It first opened its doors with the founding ethos centred on homeless young people and families, providing a holistic service addressing the whole range of their needs as a support centre for families living in temporary, poor quality accommodation and later established the hostel for young people.
Cardinal Hume, Bishop O’Donoghue and Sister Eileen O’Mahoney, purchased the property, which was originally the Sacred Heart convent, with help from the Brampton Trust and a loan from the Diocese of Westminster.
Read more about our founder George Basil Hume.
Over the next year the Centre developed according to the major needs identified through communication with the community it serves. The first major identified need is a place of refuge and support for young families living in bed and breakfast accommodation or bedsits. Therefore the Family Centre was opened at the end of October, staffed by volunteer Sisters. The medical surgery also opens in October.
Evolving and reacting quickly to demand, eleven rooms for homeless young people open on the top floor of the former convent building.
1993 saw The Horseferry Road Project and an 8-bed residential hostel opens in the space above the charity shop. The HRP hostel is specifically for people in substance misuse recovery who need a place to live while they get back on their feet. The Centre’s Annual revenue exceeded £500,000 for the first time.
Prompted by the Centre’s clients’ desire to develop their basic literacy and numeracy skills, the Education Project is launched.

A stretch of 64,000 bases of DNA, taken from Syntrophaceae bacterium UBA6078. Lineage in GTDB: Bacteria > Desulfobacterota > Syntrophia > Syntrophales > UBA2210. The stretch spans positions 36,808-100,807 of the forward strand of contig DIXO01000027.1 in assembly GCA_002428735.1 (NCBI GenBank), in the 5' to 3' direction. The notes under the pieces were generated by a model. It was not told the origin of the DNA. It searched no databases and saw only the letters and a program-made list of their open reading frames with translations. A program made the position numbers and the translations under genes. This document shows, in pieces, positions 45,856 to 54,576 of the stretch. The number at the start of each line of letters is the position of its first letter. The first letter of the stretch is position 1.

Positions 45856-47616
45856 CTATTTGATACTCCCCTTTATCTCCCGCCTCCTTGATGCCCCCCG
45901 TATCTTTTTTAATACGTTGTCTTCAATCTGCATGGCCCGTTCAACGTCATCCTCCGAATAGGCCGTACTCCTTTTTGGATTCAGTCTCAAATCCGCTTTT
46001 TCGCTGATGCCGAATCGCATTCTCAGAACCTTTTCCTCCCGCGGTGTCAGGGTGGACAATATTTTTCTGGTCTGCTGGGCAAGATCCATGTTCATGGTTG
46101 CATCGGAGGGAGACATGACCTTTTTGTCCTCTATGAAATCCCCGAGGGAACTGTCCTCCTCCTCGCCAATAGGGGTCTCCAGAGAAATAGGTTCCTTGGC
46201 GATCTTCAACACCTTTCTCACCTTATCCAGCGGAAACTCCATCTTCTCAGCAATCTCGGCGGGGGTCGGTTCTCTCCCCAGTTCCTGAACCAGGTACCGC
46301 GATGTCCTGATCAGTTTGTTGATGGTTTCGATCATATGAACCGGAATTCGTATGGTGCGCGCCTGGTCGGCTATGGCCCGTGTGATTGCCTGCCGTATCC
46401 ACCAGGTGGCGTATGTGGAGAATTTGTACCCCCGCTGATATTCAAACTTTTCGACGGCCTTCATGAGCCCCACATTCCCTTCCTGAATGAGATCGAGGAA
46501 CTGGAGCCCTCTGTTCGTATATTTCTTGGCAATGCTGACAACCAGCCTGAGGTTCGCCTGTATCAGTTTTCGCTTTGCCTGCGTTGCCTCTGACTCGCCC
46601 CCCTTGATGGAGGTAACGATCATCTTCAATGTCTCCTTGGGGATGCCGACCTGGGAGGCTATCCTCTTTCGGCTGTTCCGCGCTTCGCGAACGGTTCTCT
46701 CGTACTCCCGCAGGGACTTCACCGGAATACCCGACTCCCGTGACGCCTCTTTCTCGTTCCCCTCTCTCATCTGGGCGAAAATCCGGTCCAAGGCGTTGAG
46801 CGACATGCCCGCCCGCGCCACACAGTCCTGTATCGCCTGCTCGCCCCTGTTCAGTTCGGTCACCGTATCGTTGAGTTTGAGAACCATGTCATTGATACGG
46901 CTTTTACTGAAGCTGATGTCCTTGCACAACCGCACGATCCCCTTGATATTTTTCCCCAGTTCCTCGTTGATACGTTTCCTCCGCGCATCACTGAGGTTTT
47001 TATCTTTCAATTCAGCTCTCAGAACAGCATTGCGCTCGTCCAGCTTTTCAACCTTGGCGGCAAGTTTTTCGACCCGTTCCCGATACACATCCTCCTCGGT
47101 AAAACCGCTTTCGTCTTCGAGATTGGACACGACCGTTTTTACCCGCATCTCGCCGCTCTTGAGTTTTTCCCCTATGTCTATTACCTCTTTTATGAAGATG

Cardinal Basil Hume dies at the age of 76.
Work begins on a two-year building project to refurbish and extend the entire Centre, greatly increasing the hostel’s capacity. Many Cardinal Hume Centre day services are moved off-site for the duration of the building work. The Hostel's and administration offices remain open throughout.
The Centre undertakes a major organisational review resulting in a new mission of employability and financial inclusion, and a complete re-organisation of the staffing structure to put the client at the centre of all activities. New services of Adult Literacy and Basic Skills and Immigration Advice are introduced together with the new post of Partnerships Manager.
10 years after Cardinal Hume’s death the first Anniversary Mass celebrating his life and legacy in the work of the Centre takes place at Westminster Cathedral with its new Patron, Archbishop Vincent Nichols, presiding.
A record high of 1321 people including 815 new clients come through the Centre’s doors.
The Centre celebrates 25 years of being open and celebrations take place throughout the year, with a host of special events including a special Mass celebrated by Archbishop Vincent Nichols at the Centre. The George Basil Hume Foundation – the Centre’s group of regular givers – is launched.
An Action Plan to fully develop the Advice and Assessment service is implemented. Our Employment Team received their first contract with the Department for Work and Pensions, acknowledging their excellent work with long term unemployed.
Basil Hume House, five flats for young people to hone their independent living skills, was opened by Cardinal Nichols in October following a successful capital appeal.
Ambitious £1 milllion improvement works begin late Spring. The aim is to create a more welcome, accessible, modern, and flexible space. They include: new facilities for the Centre’s welcome and assessment staff, housing, welfare rights and immigration teams; better training facilities; and an attractive and welcoming new family and young people’s area – all to benefit people in need in the local community.
The project is completed on time, and on budget. The new “Hub” welcomes clients in October.
The Centre starts an in depth review of its mission and values.